Looking back, I can say that 2006 was one of the more groundbreaking years of my life.
In June of that year, I graduated from grammar school. Just three months later, I stepped my freshman feet into high school for the first time.
What a journey that turned out to be.
At the same time, 2006 turned out to be perhaps the most game-changing period of my collecting career as well. After a year or so of collecting nothing but hockey cards, I decided to drop that title and become an exclusively baseball-minded hobbyist.
I have nothing but respect for hockey collectors. And, although I no longer collect the cards, I do still have a great deal of ties to the sport.
But, in the end, I definitely think I made the right choice by switching to baseball.
As it happens, 2006 was quite the banner year for Topps as well. After all, it was the season in which they unleashed one of the greatest brands in hobby history onto the market.
Allen and Ginter.
I remember that initial A&G craze well. Everyone in the hobby seemed to be talking about it. I don't think I heard a single dissenting voice toward the product.
A&G is still going strong seven years after the fact. Next to Flagship and perhaps Heritage, it's the most consistent force in the hobby right now.
While I can't say I'm still a devoted A&G "fanboy" these days, each season has brought something new to the table.
So, just how would I rank each individual set?
I'm glad you asked.
#7 -- 2011
Let's get something straight right now.
There has yet to be a bad year of Allen and Ginter.
Some have been good. Some have been great. And, yes, some have been merely a "meh", as far as I'm concerned.
That's basically the "calling card" for 2011 A&G to me.
Although I can usually find something to like within each individual A&G design, 2011 brings up the rear in that department. The brown borders just don't do it for me.
While I did like the inclusion of "Wee Man", A&G's 2011 checklist marked the demise of the neat non-baseball subjects that had made past releases so fun.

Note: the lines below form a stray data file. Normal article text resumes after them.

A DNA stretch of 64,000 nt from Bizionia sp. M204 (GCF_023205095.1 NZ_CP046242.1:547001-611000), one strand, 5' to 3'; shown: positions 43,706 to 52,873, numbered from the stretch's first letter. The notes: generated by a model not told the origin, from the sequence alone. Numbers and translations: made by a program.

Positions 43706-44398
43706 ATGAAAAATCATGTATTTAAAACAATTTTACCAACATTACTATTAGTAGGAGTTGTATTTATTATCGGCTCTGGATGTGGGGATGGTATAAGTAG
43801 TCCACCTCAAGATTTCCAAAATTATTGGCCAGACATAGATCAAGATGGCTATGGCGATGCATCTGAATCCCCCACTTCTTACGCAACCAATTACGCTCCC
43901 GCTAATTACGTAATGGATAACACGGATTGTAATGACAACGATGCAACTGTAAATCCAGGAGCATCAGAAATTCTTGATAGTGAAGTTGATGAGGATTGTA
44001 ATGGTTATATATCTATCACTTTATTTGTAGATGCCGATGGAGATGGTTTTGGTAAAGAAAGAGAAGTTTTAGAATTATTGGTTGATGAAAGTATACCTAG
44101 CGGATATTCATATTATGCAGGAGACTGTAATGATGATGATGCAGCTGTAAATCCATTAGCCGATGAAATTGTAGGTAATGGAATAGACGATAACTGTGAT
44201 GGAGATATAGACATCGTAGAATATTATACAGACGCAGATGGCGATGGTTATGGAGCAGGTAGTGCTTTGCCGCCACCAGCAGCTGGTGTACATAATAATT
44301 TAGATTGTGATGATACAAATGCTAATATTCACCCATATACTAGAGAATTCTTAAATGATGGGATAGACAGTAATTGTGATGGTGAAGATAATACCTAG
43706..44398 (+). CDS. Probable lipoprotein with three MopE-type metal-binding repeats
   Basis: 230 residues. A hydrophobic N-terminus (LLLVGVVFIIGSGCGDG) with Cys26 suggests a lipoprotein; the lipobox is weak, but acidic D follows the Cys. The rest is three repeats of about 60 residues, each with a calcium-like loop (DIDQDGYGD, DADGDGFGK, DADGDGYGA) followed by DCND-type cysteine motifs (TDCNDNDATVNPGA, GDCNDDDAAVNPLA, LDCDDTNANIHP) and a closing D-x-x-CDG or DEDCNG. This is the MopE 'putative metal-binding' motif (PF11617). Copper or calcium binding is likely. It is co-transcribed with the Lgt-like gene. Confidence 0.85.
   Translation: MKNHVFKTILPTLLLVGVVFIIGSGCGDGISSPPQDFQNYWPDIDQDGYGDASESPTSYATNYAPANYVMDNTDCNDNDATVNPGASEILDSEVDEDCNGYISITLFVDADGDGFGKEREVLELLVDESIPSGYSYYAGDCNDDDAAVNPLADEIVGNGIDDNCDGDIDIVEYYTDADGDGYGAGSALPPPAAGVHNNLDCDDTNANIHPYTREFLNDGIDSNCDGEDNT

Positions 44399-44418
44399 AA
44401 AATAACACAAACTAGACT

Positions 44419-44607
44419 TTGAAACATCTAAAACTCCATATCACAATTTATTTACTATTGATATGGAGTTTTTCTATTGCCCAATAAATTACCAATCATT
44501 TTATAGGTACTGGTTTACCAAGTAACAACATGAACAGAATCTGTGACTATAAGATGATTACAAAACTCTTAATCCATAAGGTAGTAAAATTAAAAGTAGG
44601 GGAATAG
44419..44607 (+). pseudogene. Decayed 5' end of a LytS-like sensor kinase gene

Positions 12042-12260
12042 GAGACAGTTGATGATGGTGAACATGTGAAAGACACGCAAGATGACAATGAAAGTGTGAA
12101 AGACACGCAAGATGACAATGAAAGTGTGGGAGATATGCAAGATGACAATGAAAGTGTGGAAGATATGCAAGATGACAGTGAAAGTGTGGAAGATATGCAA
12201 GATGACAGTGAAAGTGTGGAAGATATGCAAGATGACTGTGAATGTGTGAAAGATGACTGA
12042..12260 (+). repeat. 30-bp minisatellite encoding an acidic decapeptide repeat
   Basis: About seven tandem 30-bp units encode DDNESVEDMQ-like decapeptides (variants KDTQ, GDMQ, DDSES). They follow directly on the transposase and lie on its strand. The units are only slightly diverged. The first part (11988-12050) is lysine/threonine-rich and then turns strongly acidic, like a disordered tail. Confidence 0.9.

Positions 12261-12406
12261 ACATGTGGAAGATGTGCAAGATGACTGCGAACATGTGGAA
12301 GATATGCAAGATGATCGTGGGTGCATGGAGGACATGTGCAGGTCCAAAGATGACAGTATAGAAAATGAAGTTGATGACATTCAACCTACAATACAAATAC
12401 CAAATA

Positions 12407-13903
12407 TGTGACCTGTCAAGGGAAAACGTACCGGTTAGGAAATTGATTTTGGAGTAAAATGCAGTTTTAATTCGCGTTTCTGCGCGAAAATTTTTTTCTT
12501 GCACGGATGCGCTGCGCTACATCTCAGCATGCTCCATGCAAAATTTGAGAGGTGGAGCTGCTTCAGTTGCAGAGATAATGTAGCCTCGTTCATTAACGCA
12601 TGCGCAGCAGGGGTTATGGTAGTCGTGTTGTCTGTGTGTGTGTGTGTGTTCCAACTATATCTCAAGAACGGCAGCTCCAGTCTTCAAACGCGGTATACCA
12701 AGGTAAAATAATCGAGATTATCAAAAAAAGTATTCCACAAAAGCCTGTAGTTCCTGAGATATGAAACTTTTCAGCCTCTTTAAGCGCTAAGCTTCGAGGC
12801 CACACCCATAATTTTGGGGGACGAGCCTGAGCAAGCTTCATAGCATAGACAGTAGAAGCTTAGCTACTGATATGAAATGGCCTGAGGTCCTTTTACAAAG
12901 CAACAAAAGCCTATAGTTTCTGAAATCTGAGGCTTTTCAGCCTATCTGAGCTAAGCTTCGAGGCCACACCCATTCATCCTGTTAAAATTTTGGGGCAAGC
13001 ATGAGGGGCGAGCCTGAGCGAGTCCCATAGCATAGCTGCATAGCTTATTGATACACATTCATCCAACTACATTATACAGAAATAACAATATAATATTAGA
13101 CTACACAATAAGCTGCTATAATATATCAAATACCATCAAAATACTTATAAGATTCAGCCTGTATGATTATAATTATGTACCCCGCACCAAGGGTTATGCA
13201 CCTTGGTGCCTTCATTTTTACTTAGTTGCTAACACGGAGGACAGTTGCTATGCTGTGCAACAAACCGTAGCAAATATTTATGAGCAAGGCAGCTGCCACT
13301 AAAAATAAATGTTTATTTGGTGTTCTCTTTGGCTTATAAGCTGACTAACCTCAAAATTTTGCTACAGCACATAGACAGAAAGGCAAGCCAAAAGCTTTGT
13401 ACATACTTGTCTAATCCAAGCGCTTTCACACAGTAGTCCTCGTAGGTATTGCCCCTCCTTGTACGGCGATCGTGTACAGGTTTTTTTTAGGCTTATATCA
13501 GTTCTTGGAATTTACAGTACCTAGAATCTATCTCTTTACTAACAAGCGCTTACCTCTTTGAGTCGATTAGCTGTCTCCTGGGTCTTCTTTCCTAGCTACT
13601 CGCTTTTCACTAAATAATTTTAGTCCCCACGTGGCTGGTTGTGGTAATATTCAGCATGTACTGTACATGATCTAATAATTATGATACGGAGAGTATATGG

For an old-timey set like this, the photography doesn't really matter all that much. However, after browsing through them a bit, the photos in 2011 seem a bit fuzzier than the norm for A&G.
But I wouldn't say that 2011 was a bad year for the Allen and Ginter brand.
It just wasn't anything to write home about.
#6 -- 2012
I heard quite a few extremely positive reviews of A&G when it hit the shelves last year.
Sorry, but I just didn't see it.
I rated it as merely an "average" set, at least by A&G's standards.
It seems like the base card borders have been getting more and more extravagant in recent years. As it happens, 2012's were the most "flashy" of all.
To me, that's a definite step in the wrong direction.
A&G doesn't need any of that to supplement its product.
On top of the border issue, I'd like to see A&G take a page from Heritage and cut back on its insert selection. I don't need ten thousand different ones to choose from.
And I especially don't want to chase those gargantuan 100-card insert sets that have become the norm lately. While I liked the overall themes of the "This Day in History" and "What's in A Name?" series, Topps went way over the top with each.
As far as I'm concerned, A&G is in need of a massive overhaul these days.
Because of that, it's no coincidence that the most recent releases bring up the rear in this countdown.
#5 -- 2009
The last two sets were the only "mehs" in A&G history.
Everything from here on out was a definite success for Topps, as far as I'm concerned.
Overall, I can't say that A&G's design in '09 was one of their best. Personally, I think it took a little away from the overall feel of each card.
However, if this one of Lastings Milledge is any indication, the "cloud of smoke" background was bigger and better than ever at the time.